CDL:

Commercial Driver's License (CDL)

A CDL is required to drive any of the following vehicles:

  • Any combination of vehicles with a gross combined weight rating (GCWR) of 26,001 or more pounds, providing the gross vehicle weight rating (GVWR) of the vehicle being towed is in excess of 10,000 pounds.
  • Any single vehicle with a GVWR of 26,001 or more pounds, or any such vehicle towing another not in excess of 10,000 pounds.
  • Any vehicle, regardless of size, designed to transport 16 or more persons, including the driver.
  • Any vehicle required by federal regulations to be placarded while transporting hazardous materials.

Company-sponsored Training:

A Company-Sponsored Training Program is a school that is owned and operated by a trucking company.

The schooling often requires little or no money up front. Instead of paying up-front tuition you will sign an agreement to work for the company for a specified amount of time after graduation, usually around a year, at a slightly lower rate of pay in order to pay for the training.

If you choose to quit working for the company before your year is up, they will normally require you to pay back a prorated amount of money for the schooling. The amount you pay back will be comparable to what you would have paid if you went to an independently owned school.

Company-sponsored training can be an excellent way to get your career underway if you can't afford the tuition up front for private schooling.

HOS:

Hours Of Service

HOS refers to the logbook hours of service regulations.
Brett Aquila's Comment
member avatar

I totally agree with what was said above. Just keep at it. Recruiters are famous for being hard to get in touch with and not calling back. They're swamped with work.

Also, if they have a company policy that says they won't hire anyone who was fired from their last job, then she knew you wouldn't be hired so she dropped it and moved on. You see, they get paid commission to bring drivers in the door. They have a massive pile of applications to go through and very little time to do it. So they have to pursue the best prospects in order to maximize their chances of bringing in drivers and getting a nice paycheck. That's just how it goes. Forget it and move on to other companies if you can't get a favorable response from this one.

Also, whatever you do, do not judge a company based on their recruiters. A lot of people make that mistake. They get a recruiter who's really on the ball and they assume the company is very professional. Or they get a recruiter that won't call them back and figure the company is disorganized and unprofessional. That's not the case at all. Don't read into it. It's simply the luck of the draw. Every major company has a room full of recruiters. The one you wind up with is totally random most of the time and should not be used as a proxy to judge the company.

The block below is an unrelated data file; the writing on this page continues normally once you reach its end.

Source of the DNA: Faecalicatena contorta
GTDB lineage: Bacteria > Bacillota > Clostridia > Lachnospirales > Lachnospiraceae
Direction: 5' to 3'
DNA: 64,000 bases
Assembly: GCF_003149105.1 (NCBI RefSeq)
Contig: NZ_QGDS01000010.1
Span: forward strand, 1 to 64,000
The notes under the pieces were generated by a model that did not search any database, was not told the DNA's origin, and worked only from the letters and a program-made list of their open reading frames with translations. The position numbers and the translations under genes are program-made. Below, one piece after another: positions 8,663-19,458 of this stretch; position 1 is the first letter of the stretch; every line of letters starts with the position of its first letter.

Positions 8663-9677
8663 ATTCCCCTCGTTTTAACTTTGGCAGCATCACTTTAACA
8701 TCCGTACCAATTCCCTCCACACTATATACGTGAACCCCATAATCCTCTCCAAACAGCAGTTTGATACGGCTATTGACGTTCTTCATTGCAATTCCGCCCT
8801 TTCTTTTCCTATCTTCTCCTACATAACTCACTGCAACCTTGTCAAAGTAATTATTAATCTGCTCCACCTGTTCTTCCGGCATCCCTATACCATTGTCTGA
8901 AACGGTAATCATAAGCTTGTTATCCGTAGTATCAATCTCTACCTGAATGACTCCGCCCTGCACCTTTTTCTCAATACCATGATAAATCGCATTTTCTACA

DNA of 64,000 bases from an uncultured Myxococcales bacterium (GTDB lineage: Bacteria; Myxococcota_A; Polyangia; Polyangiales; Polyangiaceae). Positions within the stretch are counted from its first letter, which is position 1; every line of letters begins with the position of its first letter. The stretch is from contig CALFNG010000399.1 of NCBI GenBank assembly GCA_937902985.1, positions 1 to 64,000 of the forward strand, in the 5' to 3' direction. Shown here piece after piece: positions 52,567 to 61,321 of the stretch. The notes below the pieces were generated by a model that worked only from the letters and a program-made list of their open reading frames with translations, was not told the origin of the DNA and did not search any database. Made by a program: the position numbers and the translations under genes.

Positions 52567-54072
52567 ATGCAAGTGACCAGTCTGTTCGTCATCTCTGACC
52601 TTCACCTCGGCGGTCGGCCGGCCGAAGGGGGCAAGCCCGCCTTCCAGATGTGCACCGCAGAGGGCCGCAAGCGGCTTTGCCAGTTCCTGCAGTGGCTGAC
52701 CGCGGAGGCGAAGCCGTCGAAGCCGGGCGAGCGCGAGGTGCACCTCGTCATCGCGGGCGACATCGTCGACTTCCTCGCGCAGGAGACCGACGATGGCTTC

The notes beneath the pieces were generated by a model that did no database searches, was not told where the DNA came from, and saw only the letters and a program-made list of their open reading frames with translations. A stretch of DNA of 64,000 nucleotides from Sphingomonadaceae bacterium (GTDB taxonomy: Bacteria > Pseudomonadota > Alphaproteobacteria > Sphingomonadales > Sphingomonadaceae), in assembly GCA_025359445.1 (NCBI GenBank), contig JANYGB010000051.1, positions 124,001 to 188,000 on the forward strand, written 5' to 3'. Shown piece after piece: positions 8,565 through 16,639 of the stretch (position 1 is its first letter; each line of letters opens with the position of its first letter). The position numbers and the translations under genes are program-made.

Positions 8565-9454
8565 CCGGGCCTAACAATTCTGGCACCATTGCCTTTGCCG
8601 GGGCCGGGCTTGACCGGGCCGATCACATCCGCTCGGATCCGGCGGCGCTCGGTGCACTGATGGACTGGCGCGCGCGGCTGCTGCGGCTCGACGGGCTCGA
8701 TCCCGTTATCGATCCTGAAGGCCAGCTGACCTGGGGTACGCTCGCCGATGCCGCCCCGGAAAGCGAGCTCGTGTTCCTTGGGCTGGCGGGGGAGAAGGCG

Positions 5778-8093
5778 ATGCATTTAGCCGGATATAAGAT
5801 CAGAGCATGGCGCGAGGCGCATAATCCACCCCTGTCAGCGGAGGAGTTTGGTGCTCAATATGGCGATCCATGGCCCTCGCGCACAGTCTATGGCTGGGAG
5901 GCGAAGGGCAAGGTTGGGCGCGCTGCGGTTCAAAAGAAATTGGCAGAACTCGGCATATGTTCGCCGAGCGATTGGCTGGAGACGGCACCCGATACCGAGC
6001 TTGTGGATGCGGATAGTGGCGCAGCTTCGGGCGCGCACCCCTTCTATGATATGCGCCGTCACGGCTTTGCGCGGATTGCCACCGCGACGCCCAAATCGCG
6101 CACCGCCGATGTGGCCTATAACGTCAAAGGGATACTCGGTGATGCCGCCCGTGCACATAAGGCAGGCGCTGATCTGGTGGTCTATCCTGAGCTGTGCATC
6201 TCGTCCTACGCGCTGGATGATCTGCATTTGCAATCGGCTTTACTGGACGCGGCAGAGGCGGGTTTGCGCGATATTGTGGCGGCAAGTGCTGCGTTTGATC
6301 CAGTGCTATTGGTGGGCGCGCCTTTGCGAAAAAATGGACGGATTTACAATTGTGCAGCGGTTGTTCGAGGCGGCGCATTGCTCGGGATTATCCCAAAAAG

Oh, well. Didn't mean to cry on your shoulder. :)

Hey, not only were you not crying about anything, but we want you to share your thoughts and questions with us. This is a really complex industry and an unbelievably challenging career to get started in. There are no dumb questions, and every thought you share with us will help us understand where you're at so we can lead you in the right direction.

Keep the thoughts and questions comin. We'll help get you where you want to be.

Starcar's Comment
member avatar

Lawrence...you're my neighbor !!! I'm a little down river from ya..lol. Are you a Vet ?? The VA has a special program that pays for CDL school. I'm sure you've heard of the little CDL school in Pasco, T Enterprises. Thats where I went to my 4 day CDL school. Nowadays its 5 days long !!! I woudln't suggest it, if you've never driven before....its a basic brushup for previously trained drivers. If you want to stay on this side of the US, you may want to research companies from here, that have training. Theres alot of good companies right around our area... Good Luck !!

CDL:

Commercial Driver's License (CDL)

A CDL is required to drive any of the following vehicles:

  • Any combination of vehicles with a gross combined weight rating (GCWR) of 26,001 or more pounds, providing the gross vehicle weight rating (GVWR) of the vehicle being towed is in excess of 10,000 pounds.
  • Any single vehicle with a GVWR of 26,001 or more pounds, or any such vehicle towing another not in excess of 10,000 pounds.
  • Any vehicle, regardless of size, designed to transport 16 or more persons, including the driver.
  • Any vehicle required by federal regulations to be placarded while transporting hazardous materials.